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Photo courtesy Lawrence Livermore National Laboratory

Can Fusion Solve the Climate Change Problem?

Written: July 2002

The frequency, duration, and strength of storms, flooding, and forest fires are increasing, as we see every day in the news. Experts are predicting things will get worse, a lot worse, unless the countries of the world take aggressive action. Even previous conservative naysayers are changing their views on the situation. Most of the debates are over except for what aggressive actions should be taken. The short term energy situation has been exacerbated by the Russian invasion of Ukraine.

The focus item is to reduce the emissions of CO2 into the atmosphere. One of the tools to accomplish the reduction is the use of renewable energy. Renewable energy is energy from sources which naturally replenish themselves. Although limited in the amount of energy available per unit of time, renewable resources are inexhaustible in duration. In addition to wind and solar, the types of renewable energy sources include biomass, hydroelectric power, geothermal energy, nuclear energy, and ocean wave power

Looking at the big picture, about 30 percent of the world’s electricity comes from renewables. The demand for energy is growing fast and renewables are growing fast. Nuclear power has struggled but new technology may make it a key renewable.

Two additional renewable energy sources are on the horizon, hydrogen and fusion. Some are extolling the virtues of hydrogen fuel cells as an alternative source of electrical power. The fuel cell operates quite differently than a traditional battery. It generates electrical current from a chemical reaction between hydrogen and oxygen. The oxygen comes from the air. Hydrogen is compressed, stored in a tank on board a car or truck, and is replenished at a filling station. As of January 2021, there were 45 publicly accessible hydrogen refueling stations in the US, 43 of which were located in California. Unlike a battery, a fuel cell creates exhaust, but the exhaust is simply the result of the reaction between hydrogen and oxygen. The exhaust is water. Hydrogen has been the fuel of the future for decades, always promising to deliver huge benefits in about five years. The potential is great, but we need to see more breakthroughs.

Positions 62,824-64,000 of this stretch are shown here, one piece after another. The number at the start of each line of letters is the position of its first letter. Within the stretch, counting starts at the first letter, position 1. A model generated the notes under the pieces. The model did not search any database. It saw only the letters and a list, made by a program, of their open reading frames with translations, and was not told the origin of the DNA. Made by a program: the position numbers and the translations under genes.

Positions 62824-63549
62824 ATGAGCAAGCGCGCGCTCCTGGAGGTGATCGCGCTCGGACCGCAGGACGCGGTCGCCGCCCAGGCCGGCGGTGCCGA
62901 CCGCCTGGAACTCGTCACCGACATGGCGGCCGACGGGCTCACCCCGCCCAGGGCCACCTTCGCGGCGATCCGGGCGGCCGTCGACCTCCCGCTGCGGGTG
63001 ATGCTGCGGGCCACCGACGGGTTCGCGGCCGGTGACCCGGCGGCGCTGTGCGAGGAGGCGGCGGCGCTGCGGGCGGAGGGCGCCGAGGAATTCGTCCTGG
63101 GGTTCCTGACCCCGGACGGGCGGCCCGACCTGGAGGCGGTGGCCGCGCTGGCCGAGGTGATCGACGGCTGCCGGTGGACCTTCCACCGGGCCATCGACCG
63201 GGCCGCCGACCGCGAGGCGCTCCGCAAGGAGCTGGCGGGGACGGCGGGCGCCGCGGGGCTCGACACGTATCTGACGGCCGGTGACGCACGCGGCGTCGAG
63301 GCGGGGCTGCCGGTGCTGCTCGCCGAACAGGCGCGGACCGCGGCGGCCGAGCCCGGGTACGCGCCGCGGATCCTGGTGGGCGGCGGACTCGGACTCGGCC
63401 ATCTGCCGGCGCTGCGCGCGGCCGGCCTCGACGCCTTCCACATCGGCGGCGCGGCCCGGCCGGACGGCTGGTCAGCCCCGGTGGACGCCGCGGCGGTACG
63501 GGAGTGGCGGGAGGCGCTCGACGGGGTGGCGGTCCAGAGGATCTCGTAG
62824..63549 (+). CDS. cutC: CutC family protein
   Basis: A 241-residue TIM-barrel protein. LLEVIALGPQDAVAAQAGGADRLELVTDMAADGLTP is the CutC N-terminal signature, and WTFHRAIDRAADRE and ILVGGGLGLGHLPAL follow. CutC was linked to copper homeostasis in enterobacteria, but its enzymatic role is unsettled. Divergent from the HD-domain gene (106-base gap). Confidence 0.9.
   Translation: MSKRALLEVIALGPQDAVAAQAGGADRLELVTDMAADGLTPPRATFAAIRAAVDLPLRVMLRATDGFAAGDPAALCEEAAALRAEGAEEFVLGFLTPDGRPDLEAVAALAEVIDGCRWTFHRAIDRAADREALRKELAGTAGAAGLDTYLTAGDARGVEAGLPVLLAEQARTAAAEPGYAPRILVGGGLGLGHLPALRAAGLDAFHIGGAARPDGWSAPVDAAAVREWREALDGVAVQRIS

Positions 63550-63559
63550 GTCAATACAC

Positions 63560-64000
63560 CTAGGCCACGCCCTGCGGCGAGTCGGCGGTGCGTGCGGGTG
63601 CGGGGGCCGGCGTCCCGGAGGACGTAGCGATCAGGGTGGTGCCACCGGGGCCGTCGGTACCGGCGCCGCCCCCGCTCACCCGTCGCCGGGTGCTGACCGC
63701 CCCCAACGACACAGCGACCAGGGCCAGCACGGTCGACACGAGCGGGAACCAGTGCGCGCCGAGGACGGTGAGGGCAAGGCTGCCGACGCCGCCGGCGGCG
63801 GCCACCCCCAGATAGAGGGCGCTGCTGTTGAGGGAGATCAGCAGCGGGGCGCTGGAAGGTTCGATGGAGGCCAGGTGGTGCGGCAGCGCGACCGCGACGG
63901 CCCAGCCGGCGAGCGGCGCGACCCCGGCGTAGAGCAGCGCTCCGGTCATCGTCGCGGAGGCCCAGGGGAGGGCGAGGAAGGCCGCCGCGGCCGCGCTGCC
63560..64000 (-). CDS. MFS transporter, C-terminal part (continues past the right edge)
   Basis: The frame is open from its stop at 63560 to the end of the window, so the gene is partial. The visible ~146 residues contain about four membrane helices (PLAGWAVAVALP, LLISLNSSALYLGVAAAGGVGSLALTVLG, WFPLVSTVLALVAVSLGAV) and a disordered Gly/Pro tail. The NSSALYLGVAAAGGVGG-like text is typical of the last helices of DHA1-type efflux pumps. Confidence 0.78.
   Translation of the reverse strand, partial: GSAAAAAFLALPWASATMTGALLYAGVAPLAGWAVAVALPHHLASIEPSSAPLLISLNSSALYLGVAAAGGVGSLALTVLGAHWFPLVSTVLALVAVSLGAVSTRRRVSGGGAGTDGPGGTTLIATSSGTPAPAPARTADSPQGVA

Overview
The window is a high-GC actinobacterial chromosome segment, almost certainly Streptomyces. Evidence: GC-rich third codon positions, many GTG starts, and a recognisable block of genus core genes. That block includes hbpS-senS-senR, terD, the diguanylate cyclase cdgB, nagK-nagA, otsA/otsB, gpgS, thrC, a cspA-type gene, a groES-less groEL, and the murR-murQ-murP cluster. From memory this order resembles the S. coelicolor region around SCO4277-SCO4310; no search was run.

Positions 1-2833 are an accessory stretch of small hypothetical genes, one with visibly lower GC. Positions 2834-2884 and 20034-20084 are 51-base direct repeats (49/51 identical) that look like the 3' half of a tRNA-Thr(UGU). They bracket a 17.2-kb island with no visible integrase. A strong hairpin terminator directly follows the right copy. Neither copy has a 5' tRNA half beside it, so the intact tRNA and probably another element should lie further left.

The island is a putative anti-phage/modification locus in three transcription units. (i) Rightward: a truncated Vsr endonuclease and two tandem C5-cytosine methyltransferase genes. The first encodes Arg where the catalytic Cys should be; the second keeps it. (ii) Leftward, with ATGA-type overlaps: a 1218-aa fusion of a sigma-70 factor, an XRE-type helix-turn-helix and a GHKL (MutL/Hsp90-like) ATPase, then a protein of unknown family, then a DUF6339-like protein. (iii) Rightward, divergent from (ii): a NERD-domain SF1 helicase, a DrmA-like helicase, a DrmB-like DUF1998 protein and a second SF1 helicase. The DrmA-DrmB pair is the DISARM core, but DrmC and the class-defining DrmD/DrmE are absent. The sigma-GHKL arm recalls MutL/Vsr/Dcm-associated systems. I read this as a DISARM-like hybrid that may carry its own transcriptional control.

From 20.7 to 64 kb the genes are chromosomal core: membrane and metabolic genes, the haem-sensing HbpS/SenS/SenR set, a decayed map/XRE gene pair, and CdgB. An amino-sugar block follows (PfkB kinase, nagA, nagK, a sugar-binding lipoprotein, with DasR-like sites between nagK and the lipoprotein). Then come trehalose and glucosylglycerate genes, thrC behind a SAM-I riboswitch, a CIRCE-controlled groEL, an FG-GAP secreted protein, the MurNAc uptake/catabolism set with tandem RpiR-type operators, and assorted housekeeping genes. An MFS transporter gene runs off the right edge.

Fusion is a reaction in which two or more atomic nuclei are combined to form one or more different atomic nuclei and subatomic particles. The result of the reaction is the release of energy. Tremendous amounts of energy, enough to supply the world with unlimited renewable energy with no carbon emissions and no radioactive waste. Research is underway in more than 50 countries. Billions have been invested by the U.S. government for its energy labs plus venture investments in 35 startups. The startups all claim to have fusion figured out and deployment is just around the corner. Based on results to date, widespread skepticism is justified.

The Lawrence Livermore National Laboratory announced a key achievement in fusion research recently. One hundred ninety-two giant lasers were focused onto a target the size of a BB which resulted in what the laboratory described as, “a hot-spot the diameter of a human hair, generating more than 10 quadrillion watts of fusion power for 100 trillionths of a second.” The development is being cheered by industry watchers, but there is still a long way to go before fusion will be commercially viable. The 100 trillionths of a second is not very long, but it spurred a burst of optimism for fusion scientists.

Zap Energy, a Seattle based fusion energy start-up working on a new, low-cost path to producing electricity. Research projects to date have been questionable but Markoff said that the fear of accelerating climate change is increasing interest and funding, and may change the game. Zap researchers say their fusion design will be orders of magnitude less expensive than competing systems and cost roughly the same as traditional nuclear power.

I hope Zap or one of the other few dozen startups focused on fusion have a big breakthrough, but I am not holding my breath. In my opinion, even the significant venture investments being made is not sufficient. As much as I believe in startups, I think it will take a country to put its resources behind fusion development. That country may turn out to be China.

China is investing one trillion dollars in a nuclear fusion reactor project called EAST (Experimental Advanced Superconducting Tokamak). China’s “artificial sun” has already set a new world record after superheating charged atomic particles to 158 million degrees Fahrenheit, five times hotter than the sun. Live Science reported, “The achievement brings scientists a small yet significant step closer to the creation of a source of near-unlimited clean energy.”

An even bigger fusion project is currently being built in Marseille, France. The project is called the International Thermonuclear Experimental Reactor (ITER), and it is set to be the world’s largest fusion reactor. The effort is a collaboration between 35 countries including every state in the European Union, the U.K., China, India and the U.S. The fusion reactor is expected to come online in 2025, and it will provide scientists a solid basis to proceed with harnessing star power on Earth.